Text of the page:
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In this section, Demea challenges Philo's skepticism with a priori arguments, which, if they are valid, offer infallible demonstration of religious truths, instead of probabilistic proofs. In addition, a priori arguments can accomplish all of the things that Philo has shown the argument from design to be incapable of: they can prove that God is infinite, perfect, and simple (that is, not made up of more than one part).

The particular a priori argument that Demea has in mind is a version of the ontological argument. His version of the argument goes as follows: (1)Whatever exists must have a cause or reason for its existence. (2) If something exists, either there is an infinite chain of causes with no end, or else there is some thing which carries the reason of its own existence within itself—a necessarily existing thing. (3) It cannot be the case that there is an infinite chain of causes because then, though each particular link in the chain will have a cause, there will be no cause for the existence of the entire chain. In other words, there will be no reason why this chain of causes exists rather than some other chain of causes, or rather than no chain of causes at all. (4) Therefore, there must be a self-causing being, that is, God.

Cleanthes argues against the ontological argument. First, he claims that the very project is flawed because it is impossible to prove matters of fact with a priori arguments. The reason for this claim goes as follows: (1) If something is demonstrable (i.e. able to be proved a priori) then its contrary implies a contradiction. (2) Nothing that is distinctly conceivable implies a contradiction. (3) Whatever we conceive of as existing we could also conceive of as not existing. (4) So there is no being whose non-existence implies a contradiction. (5) Therefore, there is no being whose existence is demonstrable.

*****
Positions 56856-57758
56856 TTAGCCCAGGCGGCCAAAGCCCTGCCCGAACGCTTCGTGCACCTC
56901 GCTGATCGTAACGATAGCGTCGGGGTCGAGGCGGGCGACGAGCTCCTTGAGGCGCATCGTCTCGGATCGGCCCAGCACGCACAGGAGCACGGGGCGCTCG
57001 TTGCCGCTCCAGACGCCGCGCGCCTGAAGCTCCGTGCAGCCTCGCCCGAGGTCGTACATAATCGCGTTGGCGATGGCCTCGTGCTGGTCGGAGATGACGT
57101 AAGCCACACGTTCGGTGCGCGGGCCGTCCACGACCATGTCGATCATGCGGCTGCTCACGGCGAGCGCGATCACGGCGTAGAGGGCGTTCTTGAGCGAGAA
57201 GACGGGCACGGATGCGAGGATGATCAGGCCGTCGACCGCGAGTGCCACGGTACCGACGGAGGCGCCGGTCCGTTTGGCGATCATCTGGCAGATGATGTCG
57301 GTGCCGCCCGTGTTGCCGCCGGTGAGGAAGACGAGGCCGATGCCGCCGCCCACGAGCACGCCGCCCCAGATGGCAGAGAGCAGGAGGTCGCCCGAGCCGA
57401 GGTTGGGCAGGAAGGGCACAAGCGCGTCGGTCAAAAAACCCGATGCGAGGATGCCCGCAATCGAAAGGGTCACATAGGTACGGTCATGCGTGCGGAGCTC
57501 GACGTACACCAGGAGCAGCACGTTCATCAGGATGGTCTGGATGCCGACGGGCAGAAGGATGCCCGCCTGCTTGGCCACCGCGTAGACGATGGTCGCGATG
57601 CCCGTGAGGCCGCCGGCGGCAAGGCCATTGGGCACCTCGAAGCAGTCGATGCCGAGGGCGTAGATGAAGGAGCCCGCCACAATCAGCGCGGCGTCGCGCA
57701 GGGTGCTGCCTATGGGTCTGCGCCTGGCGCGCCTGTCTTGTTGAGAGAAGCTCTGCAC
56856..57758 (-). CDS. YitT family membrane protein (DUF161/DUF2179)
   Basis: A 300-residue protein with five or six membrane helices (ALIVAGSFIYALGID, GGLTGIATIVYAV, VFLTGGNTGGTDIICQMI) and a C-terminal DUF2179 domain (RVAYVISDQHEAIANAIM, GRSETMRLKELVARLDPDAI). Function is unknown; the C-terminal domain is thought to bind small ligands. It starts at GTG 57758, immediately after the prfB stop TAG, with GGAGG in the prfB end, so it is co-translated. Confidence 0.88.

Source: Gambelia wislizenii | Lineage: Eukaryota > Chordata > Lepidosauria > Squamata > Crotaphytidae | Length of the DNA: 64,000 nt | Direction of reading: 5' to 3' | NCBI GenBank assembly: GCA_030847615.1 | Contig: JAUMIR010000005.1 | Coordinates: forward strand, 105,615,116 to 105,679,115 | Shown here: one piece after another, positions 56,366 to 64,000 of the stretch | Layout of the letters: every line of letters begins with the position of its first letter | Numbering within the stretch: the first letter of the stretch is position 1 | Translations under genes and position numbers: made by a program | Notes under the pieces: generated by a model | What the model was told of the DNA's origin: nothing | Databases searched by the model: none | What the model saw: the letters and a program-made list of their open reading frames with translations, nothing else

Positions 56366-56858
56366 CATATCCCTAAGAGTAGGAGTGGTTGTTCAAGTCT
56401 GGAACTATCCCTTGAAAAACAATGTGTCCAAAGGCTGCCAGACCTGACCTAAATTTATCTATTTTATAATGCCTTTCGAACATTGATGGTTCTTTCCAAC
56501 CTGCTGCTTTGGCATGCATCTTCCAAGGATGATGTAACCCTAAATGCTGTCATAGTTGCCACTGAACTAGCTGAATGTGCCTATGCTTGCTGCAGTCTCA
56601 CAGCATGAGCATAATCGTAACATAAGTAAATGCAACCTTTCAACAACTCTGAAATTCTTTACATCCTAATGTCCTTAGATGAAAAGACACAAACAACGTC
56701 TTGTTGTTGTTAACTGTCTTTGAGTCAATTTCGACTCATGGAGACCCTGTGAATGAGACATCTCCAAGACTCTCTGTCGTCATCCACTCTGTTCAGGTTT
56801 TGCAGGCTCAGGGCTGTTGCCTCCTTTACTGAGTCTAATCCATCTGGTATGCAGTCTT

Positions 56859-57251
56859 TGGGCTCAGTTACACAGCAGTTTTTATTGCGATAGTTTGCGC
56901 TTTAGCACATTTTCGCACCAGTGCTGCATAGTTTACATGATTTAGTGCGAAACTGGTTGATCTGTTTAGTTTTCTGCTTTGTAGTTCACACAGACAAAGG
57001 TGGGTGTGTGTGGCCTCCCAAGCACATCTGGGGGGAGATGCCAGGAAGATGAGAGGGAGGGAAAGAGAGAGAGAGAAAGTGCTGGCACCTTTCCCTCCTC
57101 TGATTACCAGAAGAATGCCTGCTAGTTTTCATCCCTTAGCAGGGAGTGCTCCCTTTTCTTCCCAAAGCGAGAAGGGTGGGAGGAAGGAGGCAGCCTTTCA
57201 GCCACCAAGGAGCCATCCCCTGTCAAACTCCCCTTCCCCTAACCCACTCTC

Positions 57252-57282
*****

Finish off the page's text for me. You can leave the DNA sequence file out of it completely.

Second, even if the argument were legitimate it would not prove enough. All that the argument proves is that there is some necessarily existing being. But why believe that this necessarily existing being is God? The necessarily existing being could just as easily be the material universe. Cleanthes argues that in either case (whether the necessarily existing thing is God or the material universe) we have no idea how and why this necessary existence works. One or the other of these, according to the argument, would have to possess some mysterious qualities we know nothing about. There is no reason to assume that it is God who has these mysterious qualities rather than the material universe.

Third, you cannot coherently talk about a first cause of an eternal succession of events. Something eternal cannot have a cause because the concept of cause essentially involves priority in time and a beginning of existence.

Finally, even if we overlook the contentions that it is impossible to establish matters of fact with a priori arguments, that the argument does not prove God's existence, and that it is incoherent to speak about the cause of something eternal, the argument still fails: the whole thing turns on a faulty premise. There could be an infinite chain of causes without there being a cause for the chain. As long as each link in the chain is sufficiently explained by the link before, it would not matter that there was no cause acting as the reason of the whole. There does not need to be a reason for the whole, separate from each individual reason among the parts, because there is no such thing as the whole, for at no time does the chain exist (except as an abstract construct in our minds), instead at any given moment what exists is a link in the chain.

Popular pages: Dialogues Concerning Natural Religion